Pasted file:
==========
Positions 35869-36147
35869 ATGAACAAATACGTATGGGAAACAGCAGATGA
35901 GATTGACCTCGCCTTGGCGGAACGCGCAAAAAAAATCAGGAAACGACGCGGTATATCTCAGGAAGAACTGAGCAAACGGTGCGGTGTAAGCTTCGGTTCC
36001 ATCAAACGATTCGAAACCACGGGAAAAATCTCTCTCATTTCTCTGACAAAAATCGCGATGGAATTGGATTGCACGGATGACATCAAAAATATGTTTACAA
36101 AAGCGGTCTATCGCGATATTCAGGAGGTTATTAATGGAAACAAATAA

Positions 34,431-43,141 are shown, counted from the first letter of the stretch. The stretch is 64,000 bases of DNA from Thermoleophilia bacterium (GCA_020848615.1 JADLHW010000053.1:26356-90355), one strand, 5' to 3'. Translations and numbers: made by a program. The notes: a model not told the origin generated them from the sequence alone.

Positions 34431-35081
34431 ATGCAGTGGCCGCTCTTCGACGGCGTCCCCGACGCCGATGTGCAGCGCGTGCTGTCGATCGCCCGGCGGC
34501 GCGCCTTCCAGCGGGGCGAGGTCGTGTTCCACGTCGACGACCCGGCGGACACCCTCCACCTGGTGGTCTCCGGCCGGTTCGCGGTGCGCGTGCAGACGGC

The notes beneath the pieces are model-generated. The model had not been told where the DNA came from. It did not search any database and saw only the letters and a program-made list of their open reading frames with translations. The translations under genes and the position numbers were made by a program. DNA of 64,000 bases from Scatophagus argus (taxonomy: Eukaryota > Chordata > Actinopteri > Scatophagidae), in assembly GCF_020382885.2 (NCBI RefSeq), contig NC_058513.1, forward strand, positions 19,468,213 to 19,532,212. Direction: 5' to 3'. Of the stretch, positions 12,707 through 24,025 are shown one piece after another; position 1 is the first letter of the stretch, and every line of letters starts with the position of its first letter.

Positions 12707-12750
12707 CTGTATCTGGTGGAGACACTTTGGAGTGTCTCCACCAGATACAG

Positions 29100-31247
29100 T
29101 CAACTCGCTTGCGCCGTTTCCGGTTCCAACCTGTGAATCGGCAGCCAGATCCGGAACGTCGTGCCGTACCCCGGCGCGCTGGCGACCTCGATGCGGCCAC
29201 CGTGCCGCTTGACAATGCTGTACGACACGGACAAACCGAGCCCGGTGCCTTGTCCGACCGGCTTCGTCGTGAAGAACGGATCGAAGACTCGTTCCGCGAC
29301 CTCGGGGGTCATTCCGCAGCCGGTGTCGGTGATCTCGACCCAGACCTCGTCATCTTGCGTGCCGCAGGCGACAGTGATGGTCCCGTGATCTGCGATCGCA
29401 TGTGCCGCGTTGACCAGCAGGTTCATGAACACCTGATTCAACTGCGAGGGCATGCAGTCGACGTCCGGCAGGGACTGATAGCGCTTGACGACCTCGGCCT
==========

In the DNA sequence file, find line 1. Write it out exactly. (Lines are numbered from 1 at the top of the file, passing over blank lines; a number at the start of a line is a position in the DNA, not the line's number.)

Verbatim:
Positions 35869-36147